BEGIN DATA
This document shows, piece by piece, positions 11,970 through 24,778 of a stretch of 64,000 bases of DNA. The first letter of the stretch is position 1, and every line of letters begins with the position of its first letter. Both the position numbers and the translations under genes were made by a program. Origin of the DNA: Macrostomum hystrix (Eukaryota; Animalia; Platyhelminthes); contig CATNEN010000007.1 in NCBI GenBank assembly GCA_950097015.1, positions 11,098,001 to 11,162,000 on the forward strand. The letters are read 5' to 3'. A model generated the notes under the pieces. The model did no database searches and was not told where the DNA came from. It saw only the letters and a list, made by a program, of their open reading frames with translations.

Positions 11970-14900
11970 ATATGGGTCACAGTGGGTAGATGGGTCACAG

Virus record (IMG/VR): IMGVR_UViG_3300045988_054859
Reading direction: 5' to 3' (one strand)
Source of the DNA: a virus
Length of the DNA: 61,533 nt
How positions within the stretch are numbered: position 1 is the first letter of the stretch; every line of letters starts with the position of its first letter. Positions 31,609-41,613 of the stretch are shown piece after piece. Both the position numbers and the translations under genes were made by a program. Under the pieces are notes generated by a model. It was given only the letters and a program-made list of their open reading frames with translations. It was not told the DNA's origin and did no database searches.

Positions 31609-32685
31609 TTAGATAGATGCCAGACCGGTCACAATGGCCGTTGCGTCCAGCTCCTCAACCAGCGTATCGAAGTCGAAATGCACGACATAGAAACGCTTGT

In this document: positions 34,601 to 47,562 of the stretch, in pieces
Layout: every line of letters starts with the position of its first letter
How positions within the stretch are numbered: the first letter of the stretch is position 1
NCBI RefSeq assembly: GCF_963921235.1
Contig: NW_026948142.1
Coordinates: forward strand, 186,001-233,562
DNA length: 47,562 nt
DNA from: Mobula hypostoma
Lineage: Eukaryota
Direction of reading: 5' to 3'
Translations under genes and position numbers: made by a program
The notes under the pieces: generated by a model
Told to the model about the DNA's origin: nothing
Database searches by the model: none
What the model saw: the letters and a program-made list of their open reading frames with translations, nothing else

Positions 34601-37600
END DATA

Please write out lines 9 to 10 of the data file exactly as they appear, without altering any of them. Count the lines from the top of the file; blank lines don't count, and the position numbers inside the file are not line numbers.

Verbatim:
Positions 31609-32685
31609 TTAGATAGATGCCAGACCGGTCACAATGGCCGTTGCGTCCAGCTCCTCAACCAGCGTATCGAAGTCGAAATGCACGACATAGAAACGCTTGT